Sunday, July 23, 2006


The main article in this week's Guardian Weekend supplement was about only children, and was of course written by an only child.

The only thing that all only children have in common is that they are keen to deny that they have the typical character traits of only children. No, they are definitely NOT spoilt, selfish, bossy, and they DON'T think the world revolves around them.

Well, they would say that, wouldn't they? I'm an only child, and it's something I've done myself.

My parents delayed starting a family until they could "afford" to - not easy, being lowpaid factory workers who had gone against type by lumbering themselves with a mortgage. My mother miscarried, and by the time she had me was a (then) ancient 36. She told me that giving birth was so excruciating that there was NO WAY that she would go through the experience again. So that was that. Another spoilt, selfish, bossy only child in the world.

I'm an introvert, so having brothers or sisters wouldn't have suited me at all - all that sharing and having people around you at all hours of the day. Very troublesome. I still view people who always crave company with suspicion. What are they running away from?

I've encountered only children who are extroverts, people who have siblings who are bossy and think the world revolves around them and shy, introverted people from big families.

The only thing I do think would have affected their personalities would have been if they had had parents like the children featured in the Guardian article. Most of them would have a mountain of hang ups by the time they reached adulthood.

One of the daughters has to attend a variety of out of school activities in the evenings, and is "allowed" Sundays off. Her mother says that she likes to think the daughter is not "silly". Blimey, childhood, best days of your life, eh? Another mum describes her daughter as "wonderful company" and one couple forbade their daughter to use baby talk at an early age. She has now been taught that she is an "equal" with negotiating powers.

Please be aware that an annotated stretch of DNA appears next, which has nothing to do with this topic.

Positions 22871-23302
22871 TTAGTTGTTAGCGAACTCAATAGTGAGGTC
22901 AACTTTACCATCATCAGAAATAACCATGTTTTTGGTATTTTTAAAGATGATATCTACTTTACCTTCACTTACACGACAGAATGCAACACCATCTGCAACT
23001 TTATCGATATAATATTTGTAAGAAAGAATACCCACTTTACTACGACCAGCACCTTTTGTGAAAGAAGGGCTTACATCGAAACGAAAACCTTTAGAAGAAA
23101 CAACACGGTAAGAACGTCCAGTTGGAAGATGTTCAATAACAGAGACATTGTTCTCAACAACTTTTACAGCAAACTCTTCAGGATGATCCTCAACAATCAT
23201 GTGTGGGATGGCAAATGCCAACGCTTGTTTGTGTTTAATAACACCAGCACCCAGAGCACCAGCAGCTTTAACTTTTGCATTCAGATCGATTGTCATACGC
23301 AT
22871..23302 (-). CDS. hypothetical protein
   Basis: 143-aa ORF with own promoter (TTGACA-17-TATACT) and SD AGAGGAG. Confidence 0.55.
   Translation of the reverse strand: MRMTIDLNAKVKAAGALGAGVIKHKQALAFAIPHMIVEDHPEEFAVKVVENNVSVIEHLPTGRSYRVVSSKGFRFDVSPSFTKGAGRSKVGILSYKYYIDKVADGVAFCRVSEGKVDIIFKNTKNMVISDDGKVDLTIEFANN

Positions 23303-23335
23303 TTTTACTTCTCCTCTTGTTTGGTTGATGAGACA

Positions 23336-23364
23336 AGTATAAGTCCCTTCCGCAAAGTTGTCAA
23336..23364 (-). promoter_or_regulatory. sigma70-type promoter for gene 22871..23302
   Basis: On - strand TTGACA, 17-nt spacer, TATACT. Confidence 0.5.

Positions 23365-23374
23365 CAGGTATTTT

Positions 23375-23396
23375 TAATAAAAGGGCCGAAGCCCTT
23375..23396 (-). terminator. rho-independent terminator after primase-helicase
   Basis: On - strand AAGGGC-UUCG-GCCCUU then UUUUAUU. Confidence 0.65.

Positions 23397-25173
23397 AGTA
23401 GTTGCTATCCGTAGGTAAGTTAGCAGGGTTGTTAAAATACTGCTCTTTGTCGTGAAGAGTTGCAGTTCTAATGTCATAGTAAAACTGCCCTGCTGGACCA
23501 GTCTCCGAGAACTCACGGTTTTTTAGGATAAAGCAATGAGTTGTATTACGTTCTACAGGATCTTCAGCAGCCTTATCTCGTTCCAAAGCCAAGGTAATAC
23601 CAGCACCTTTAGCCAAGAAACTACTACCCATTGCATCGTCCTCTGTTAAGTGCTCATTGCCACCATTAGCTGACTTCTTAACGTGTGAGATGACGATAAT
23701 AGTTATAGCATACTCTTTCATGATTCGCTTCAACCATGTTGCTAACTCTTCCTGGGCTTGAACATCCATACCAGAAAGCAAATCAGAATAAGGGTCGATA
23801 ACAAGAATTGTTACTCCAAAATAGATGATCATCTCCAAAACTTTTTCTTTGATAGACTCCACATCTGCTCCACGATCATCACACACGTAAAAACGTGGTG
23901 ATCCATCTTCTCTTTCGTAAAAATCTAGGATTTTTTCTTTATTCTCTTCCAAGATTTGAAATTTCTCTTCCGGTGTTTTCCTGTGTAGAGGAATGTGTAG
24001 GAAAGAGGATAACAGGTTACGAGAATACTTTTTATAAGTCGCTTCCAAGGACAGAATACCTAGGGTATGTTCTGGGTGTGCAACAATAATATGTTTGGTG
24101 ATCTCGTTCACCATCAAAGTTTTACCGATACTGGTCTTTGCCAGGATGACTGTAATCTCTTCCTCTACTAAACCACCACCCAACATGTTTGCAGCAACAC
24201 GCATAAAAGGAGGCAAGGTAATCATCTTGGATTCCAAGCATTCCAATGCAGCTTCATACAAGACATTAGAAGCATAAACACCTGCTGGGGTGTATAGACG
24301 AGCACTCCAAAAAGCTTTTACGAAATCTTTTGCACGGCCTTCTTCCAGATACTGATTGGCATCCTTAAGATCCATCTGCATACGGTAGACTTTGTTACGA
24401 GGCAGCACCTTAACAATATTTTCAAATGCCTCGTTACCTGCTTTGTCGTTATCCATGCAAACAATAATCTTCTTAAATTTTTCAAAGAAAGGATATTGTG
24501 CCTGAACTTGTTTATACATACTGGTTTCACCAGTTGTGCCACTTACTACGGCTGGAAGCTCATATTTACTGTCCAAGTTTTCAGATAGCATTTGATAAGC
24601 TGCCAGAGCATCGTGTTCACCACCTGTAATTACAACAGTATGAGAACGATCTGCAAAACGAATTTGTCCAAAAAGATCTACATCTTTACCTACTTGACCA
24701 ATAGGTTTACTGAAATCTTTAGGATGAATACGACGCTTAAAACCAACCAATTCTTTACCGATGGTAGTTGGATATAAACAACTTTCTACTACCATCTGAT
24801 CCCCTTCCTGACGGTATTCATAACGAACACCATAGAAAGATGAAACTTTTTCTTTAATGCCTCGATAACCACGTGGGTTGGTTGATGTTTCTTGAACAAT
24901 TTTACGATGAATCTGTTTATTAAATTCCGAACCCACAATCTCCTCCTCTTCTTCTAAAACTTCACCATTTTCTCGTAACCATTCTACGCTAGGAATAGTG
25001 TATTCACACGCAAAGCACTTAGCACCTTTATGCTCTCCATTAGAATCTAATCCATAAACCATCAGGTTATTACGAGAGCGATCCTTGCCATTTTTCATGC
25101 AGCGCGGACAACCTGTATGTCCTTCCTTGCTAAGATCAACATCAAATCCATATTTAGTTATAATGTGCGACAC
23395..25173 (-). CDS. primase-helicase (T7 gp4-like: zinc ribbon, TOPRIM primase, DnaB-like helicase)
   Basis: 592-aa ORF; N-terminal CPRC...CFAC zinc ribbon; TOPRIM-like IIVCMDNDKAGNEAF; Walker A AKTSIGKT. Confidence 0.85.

I didn't really get much insight into what makes only children unique (if, indeed, that was the purpose of the article at all?) but I do realise that there are middle class professionals whose parenting methods are freakish, controlling or slightly MAD.

Which makes me look back to my common as muck upbringing and realise that I had a lucky escape.

I read that article too. God, those parents were terrifying.

I know a few only children and they are as different from each other as us with siblings are.

I thought I was interesting that because people expect only children to be either introverts or spoilt the parents try and compensate for this meaning they're often not.
My parents set out to confuse the people who write this sort of rubbish by having two children 14 years apart. So both of us were raised as only children - but we're not, in fact we're very close. I hate do-gooder parenting.
Equal negotiating powers? Oh dear, oh dear.
Ninetta Crummles, Dickens' "infant phenomenon" is alive and well.
I didn't realise that I was an only child until I was at least 18.
I was away from home for the first time and had to share a room with a swot who didn't like Jimi.
She soon moved out.
Billy - I can imagine why parents overcompensate by not spoiling children because of my own experience. Adults tended to say "I bet YOUR spoilt" in front of my mum and dad with alarming frequency and I bet it still goes on.

Rhino - yes, there is some sort of "right" way of how people are supposed to plan a family so that they end up with kids who are perfectly adjusted and the family home is full of joy and harmony.

Arabella - the girl I mentioned was negotiating with her parents to get a third pet rabbit, because she thought it was only fair that all three of them should have one, although her father had told her that he was "happy" to share one of the rabbits with her mother. Bloody hell.

Kaz - that's the ultimate test, having to share a room with someone, and is definitely the best thing about being an only child. I mean, it's inhumane, right?
I'd be curious to see how a child would develop if it was raised solely by reading The Guardian. Kind of like Daily Mail Island in TV Go Home, where the islanders only contact with the outside world is happy clappy Hippy left wing propoganda rag The Daily Mail.

I have a brother, but I'm still a miserable selfish spoilt little oik.

And I love the way it makes the point that Jesus was an only child! Like that makes a difference. Hitler had siblings, so... I MUST BE LIKE HITLER! They really should get their facts straight. Haven't they read the Da Vinci Code? Shoddy work all round.
Betty, I can't help getting serious on this one so perhaps I should 'get my coat'.
I hate parents who do parenting skills. What's wrong with love, food and warmth, and let the little bastards grow up in peace to become whatever the good lord planned for them.
My son is an only child and he is lovely, and I am not just saying that because I am his mom. You can ask anyone who knows him, go on ask!

I was an only child for 20 long, luxurious years and the only difference I noticed between being an only child and having siblings was that every bad behavioural trait I ever displayed (they were few and far between, but they happened) was blamed (by people other than my parents) on the fact that I was an only child! Indeed, the very fact that I *wasn't* a spoiled, selfish brat and yet *was* an only child really seemed to bother people, as if I were going against tradition. Happily, I now have a sister who can be a spoiled brat, so things have balanced out.